Reading Ease: Very simple. Chan is not writing. He is talking, and he is doing so in an everyday street vernacular. His paragraphs and thoughts don’t always really relate together in logical ways, and a time or two he (carelessly?) dismisses huge theological debates with simple statements of childlike faith. But. I have to consider the point of his book (which is not to answer huge theological questions) and the audience to whom he is writing (the churched, who perhaps he assumes has come to accept, based on faith, certain debated issues.) And, I have to remember that sometimes my “earnest, academic questioning” is not so genuine, but is really only prideful. Or lazy. It is a laziness that comes in the way of getting to know God better. Or that comes in the way of my obedience or of my having to be faithful to certain teachings and beliefs. It’s almost like I’m saying, “Well, I don’t have that figured out yet, so I don’t need to obey my Savior in this area yet.” ?? Ironically, Chan even addresses this tendency (though in regards to another issue) in the book. He talks about the sins of worry and stress, and he writes: “These two behaviors communicate that it’s okay to sin and not trust God because the stuff in my life is somehow exceptional. Both worry and stress reek of arrogance.” My toes are stepped on.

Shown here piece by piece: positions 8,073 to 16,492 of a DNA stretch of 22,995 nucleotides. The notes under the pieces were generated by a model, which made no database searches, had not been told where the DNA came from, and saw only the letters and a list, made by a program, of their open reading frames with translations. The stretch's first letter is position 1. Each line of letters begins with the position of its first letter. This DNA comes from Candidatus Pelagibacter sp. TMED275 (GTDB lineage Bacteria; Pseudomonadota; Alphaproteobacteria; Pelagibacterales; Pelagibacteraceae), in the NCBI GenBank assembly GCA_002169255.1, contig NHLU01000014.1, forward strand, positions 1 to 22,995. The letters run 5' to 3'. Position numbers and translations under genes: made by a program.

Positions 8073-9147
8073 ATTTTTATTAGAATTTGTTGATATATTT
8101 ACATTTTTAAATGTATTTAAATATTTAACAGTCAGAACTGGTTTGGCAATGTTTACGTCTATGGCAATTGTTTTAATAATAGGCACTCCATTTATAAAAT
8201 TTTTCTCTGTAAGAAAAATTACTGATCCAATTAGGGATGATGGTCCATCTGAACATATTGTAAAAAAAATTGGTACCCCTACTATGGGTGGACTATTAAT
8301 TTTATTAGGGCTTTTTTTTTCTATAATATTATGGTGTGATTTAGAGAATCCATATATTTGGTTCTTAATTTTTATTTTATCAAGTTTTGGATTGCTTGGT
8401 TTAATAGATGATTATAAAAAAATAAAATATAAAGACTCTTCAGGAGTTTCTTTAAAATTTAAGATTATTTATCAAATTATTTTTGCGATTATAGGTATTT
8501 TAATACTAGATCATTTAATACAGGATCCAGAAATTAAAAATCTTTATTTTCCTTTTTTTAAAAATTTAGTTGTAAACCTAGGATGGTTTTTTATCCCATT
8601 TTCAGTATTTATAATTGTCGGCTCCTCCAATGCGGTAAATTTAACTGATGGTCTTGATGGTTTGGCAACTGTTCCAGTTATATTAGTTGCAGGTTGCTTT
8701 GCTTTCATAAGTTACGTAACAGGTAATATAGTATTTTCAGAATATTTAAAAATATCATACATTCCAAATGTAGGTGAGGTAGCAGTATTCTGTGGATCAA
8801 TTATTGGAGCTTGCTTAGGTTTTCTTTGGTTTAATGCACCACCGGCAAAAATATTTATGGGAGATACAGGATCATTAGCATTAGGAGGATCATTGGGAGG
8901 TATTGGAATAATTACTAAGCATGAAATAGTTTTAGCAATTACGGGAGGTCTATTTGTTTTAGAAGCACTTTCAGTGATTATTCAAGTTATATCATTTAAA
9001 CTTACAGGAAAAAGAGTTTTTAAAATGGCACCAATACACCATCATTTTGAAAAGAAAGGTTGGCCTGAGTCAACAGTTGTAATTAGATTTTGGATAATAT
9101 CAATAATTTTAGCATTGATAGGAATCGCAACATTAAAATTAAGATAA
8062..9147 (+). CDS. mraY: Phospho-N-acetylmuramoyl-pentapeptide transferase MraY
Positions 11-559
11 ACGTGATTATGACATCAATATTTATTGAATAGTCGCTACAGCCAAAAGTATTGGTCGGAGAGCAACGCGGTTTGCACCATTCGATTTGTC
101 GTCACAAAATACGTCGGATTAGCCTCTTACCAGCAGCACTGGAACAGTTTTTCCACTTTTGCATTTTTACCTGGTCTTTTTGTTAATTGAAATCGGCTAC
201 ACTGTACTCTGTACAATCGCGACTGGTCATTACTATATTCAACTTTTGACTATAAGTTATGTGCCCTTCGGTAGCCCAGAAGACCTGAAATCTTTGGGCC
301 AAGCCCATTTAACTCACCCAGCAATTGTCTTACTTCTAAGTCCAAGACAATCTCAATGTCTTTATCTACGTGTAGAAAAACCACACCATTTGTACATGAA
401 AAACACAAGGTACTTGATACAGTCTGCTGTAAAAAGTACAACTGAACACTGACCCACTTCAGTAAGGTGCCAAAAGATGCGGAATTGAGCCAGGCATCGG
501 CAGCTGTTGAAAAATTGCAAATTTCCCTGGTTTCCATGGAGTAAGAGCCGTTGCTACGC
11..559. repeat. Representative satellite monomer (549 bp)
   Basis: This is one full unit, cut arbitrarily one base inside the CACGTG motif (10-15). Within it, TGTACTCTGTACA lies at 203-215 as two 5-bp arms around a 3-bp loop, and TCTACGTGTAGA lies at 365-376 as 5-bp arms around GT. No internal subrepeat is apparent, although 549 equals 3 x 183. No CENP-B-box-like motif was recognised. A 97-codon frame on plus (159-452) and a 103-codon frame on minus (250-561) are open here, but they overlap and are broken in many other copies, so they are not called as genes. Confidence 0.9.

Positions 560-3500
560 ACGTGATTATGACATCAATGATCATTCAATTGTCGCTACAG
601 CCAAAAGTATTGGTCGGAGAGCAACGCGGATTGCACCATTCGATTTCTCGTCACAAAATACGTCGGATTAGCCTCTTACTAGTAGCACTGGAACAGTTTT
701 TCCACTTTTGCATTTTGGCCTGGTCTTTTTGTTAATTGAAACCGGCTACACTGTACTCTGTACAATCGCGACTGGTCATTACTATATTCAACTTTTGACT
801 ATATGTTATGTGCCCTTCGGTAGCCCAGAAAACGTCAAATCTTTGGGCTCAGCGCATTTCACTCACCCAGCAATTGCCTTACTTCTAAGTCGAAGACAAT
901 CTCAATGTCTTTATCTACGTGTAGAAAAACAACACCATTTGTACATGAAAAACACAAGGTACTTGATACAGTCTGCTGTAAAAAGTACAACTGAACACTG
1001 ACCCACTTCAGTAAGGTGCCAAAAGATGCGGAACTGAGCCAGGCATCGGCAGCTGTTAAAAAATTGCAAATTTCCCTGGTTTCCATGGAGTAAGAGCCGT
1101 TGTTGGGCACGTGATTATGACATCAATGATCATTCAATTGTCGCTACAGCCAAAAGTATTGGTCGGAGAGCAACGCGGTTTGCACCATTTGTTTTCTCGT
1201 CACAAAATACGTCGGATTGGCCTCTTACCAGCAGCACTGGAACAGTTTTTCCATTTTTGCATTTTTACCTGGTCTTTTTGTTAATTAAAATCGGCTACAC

3. Christian Life, Academic: Finding God at Harvard: Spiritual Journeys of Thinking Christians ed. By Kelly Monroe Kullberg.
Fact: Few of you will forget my raving review of Finding God Beyond Harvard, the second book that Kullberg compiled. That book, for me, was life-changing and inexplicably refreshing.